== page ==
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The second edition of Trevor’s book for undergraduates and taught postgraduates, Success in Academic Writing (Palgrave Macmillan), like the first edition, has garnered high praise from reviewers.

From the cover of Success in Academic Writing:

This is an outstanding text, full of brilliant advice, guidance and tips. It is the best guide to academic writing I have seen and I will be recommending this to my own students.

Professor Gerry Czerniawski, University of East London, UK.

While there are lots of published books aimed at helping students with academic writing, this is a particularly good one. … While the text is aimed at university students, it really is a fantastic resource for those of us who work in student-facing roles or indeed anybody interested in writing. There are, necessarily given the subject matter under discussion, some quite dense chapters but Day’s method of breaking up text with frequent, easily-digested activities is a helpful approach. … The book is a good contribution towards demystifying the key mechanisms of academic writing at university and will therefore be a very useful text for students and LD practitioners alike.

Christopher Little, Journal of Learning Development in Higher Education, December issue, 2018.

The greatest strength of Success in Academic Writing, 2nd ed, lies in the style and approach taken by Day. He purposefully uses a personal tone to replicate the face-to-face conversation of a writing tutor and student. The start of each chapter begins in a conversational manner that sets the reader at ease and renders the information more accessible and the tasks more approachable.

Laura McNabb, Journal of Professional and Academic English, December issue, 2018.

Sardine (Reaktion Books) is a multi-faceted biography of the fish, ranging from ecology and economics to poetry and literature, with urgent lessons for us about our stewardship of the oceans. Trevor received a Roger Deakin Award from the Society of Authors to travel abroad to research this book.

Reviews of Sardine include:

‘Superb.’ — Verlyn Klinkenborg, New York Review of Books

Thank you Trevor Day for making the commonplace miraculous. Sardines provide the second largest catch worldwide, sustain coastal peoples all over the world and are the basis of many oceanic ecosystems. A glorious book in a great series that makes you think again. — Mark Cocker, author of Crow Country and Birds Britannica, December 2018

Sardine is a delight. The debt to Mark Kurlansky’s Cod is clear, but Trevor Day’s canvas goes beyond Kurlansky’s historical, human-centred approach to look at life from the sardine’s point of view as well. … Sardines may not have driven the colonisation of new worlds, or provoked wars, in quite the way that codfish once did. But they were every bit as important to local economies, and local nutrition. And they are every bit as interesting. — 5 stars. Geoffrey Carr, Science Editor, The Economist, February 2019

Trevor’s recent papers and articles include:

Day, T., 2021. Going online: a community’s experience of transforming face-to-face writing workshops, tutorials and retreats to online. Writing in Education, 84, 34–41.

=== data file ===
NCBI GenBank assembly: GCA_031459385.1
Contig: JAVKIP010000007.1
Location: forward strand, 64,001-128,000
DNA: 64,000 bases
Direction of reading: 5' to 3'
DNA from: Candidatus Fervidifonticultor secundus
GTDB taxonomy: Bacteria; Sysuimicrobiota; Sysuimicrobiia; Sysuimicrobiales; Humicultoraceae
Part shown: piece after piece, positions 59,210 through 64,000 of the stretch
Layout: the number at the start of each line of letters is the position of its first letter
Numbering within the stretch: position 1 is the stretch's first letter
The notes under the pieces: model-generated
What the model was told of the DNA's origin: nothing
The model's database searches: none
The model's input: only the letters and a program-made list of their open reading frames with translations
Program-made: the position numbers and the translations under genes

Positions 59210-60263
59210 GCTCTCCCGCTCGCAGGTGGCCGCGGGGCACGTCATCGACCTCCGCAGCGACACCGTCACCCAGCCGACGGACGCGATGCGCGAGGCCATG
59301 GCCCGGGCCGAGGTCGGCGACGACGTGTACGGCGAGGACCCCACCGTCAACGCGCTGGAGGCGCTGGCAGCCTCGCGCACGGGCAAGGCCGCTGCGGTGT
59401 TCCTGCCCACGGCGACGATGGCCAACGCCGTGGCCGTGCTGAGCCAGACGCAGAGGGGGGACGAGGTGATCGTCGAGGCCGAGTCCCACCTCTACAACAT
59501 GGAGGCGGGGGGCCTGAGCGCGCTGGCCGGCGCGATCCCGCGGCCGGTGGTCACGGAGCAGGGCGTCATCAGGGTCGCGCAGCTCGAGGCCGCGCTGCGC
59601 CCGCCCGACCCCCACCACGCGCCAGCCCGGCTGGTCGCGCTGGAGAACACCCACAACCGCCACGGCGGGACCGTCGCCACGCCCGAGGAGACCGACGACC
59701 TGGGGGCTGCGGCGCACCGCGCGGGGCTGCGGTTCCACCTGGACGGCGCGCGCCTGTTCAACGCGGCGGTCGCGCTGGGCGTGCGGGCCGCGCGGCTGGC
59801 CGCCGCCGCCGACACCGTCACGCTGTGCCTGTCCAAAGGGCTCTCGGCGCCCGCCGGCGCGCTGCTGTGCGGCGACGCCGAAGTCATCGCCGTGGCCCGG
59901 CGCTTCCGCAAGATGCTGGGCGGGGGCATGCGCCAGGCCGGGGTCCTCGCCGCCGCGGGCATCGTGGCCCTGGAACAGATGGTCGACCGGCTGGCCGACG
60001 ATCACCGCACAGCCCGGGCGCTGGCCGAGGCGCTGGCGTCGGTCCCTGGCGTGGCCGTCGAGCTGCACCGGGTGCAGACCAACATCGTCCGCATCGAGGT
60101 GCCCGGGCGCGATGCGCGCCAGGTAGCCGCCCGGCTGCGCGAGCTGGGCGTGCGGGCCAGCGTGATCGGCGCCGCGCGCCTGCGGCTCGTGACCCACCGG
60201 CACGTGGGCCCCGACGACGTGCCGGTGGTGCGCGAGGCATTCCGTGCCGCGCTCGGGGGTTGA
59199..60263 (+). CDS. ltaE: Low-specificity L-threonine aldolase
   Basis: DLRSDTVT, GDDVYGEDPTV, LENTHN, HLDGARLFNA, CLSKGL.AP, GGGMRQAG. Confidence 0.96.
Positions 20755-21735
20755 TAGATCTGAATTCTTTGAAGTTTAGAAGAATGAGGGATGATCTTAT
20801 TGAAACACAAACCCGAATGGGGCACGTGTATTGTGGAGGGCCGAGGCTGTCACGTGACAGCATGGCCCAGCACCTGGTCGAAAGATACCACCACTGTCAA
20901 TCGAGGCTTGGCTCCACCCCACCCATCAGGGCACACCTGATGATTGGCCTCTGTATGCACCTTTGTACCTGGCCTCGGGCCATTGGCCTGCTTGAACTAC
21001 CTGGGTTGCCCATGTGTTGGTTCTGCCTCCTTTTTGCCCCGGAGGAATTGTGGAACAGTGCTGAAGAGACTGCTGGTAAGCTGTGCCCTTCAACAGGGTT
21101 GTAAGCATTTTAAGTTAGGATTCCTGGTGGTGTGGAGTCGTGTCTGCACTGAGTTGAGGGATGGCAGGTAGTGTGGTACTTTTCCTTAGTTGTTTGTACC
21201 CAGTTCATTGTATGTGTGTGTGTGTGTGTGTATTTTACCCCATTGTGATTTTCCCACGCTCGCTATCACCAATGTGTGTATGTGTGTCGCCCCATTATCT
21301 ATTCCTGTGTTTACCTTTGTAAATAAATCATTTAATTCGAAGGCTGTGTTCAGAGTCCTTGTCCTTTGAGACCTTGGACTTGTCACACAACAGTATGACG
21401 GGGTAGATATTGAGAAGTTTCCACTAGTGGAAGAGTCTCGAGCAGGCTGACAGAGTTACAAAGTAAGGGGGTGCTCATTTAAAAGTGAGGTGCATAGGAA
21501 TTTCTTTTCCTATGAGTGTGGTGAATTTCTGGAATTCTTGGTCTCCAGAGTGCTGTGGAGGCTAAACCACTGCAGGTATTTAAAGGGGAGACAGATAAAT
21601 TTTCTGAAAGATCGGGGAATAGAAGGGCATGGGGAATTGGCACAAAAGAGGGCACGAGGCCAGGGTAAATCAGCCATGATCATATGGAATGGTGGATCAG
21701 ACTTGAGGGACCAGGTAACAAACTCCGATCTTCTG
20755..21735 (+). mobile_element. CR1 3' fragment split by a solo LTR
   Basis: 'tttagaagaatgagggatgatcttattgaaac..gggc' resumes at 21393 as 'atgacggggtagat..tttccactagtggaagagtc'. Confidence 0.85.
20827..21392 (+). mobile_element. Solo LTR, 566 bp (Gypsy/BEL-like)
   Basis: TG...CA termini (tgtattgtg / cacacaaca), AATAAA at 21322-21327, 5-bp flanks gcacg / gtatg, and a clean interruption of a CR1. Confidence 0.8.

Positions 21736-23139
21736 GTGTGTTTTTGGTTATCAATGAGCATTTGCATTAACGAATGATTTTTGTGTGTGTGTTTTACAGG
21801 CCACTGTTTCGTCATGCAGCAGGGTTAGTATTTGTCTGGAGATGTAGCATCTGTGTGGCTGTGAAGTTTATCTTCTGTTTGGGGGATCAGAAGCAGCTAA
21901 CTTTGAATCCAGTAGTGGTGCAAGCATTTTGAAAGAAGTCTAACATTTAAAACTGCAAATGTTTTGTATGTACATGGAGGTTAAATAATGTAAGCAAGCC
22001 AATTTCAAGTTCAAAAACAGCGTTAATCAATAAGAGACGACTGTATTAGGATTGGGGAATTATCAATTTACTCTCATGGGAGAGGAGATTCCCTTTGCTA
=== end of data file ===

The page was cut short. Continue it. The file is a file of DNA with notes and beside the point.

Day, T. and Canton U., 2021. I’m a writer and … Reconciling identities: working in the space between writing and teaching, Writing in Education, 83, 31–37.

Day, T. and Swinburne, D., 2017. Getting someone in: The role of blended professionals in HE writing development. Educational Developments, 18(3), 20–24.

Letchford,J., Corradi H. and Day, T., 2017. A flexible e-learning resource promoting the critical reading of scientific papers for science undergraduates. Biochemistry and Molecular Biology Education, 45(6), 483–490.

Day, T., Letchford, J., Corradi, H. and Rogers, T., 2015. Devising an Online Resource to Help Undergraduate Science Students Critically Evaluate Research Articles. Journal of Academic Writing, 5(2), 1–19.

Narduzzo, A. and Day, T., 2012. Less is more in physics: a small-scale Writing in the Disciplines (WiD) intervention. Journal of Learning Development in Higher Education, November 2012.

Day, T. and Tosey, P., 2011. Beyond SMART? A new framework for goal setting. The Curriculum Journal. 22(4), 515–534. As of October 2021, this is one of the most read Curriculum Journal articles since 2010, with 25 citations and more than 16,000 hits.

Day, T., 2011. What writing expectations do UK employers have of engineering graduates? And how might universities respond? European Association for Teachers of Academic Writing (EATAW) Conference, 30 June 2011, University of Limerick, Ireland.

Day, T., Pritchard, J. and Heath, A., 2010. Sowing the seeds of enhanced academic writing support in a research-intensive university. Educational Developments, 11 (3), pp. 18-21.

Day, T., Humphreys, L. and Duncombe, B., 2010. Encouraging undergraduates’ academic writing development in e-learning contexts that students access independently or in subject-based groups. Writing Development in Higher Education (WDHE) Conference 2010, 28-30 June 2010, London.

Day, T., 2008. Neuro-linguistic programming (NLP) and its potential to contribute to the teaching and learning of academic writing. In: Writing Development in Higher Education (WDHE) Conference 2008, 25 June 2008, University of Strathclyde.

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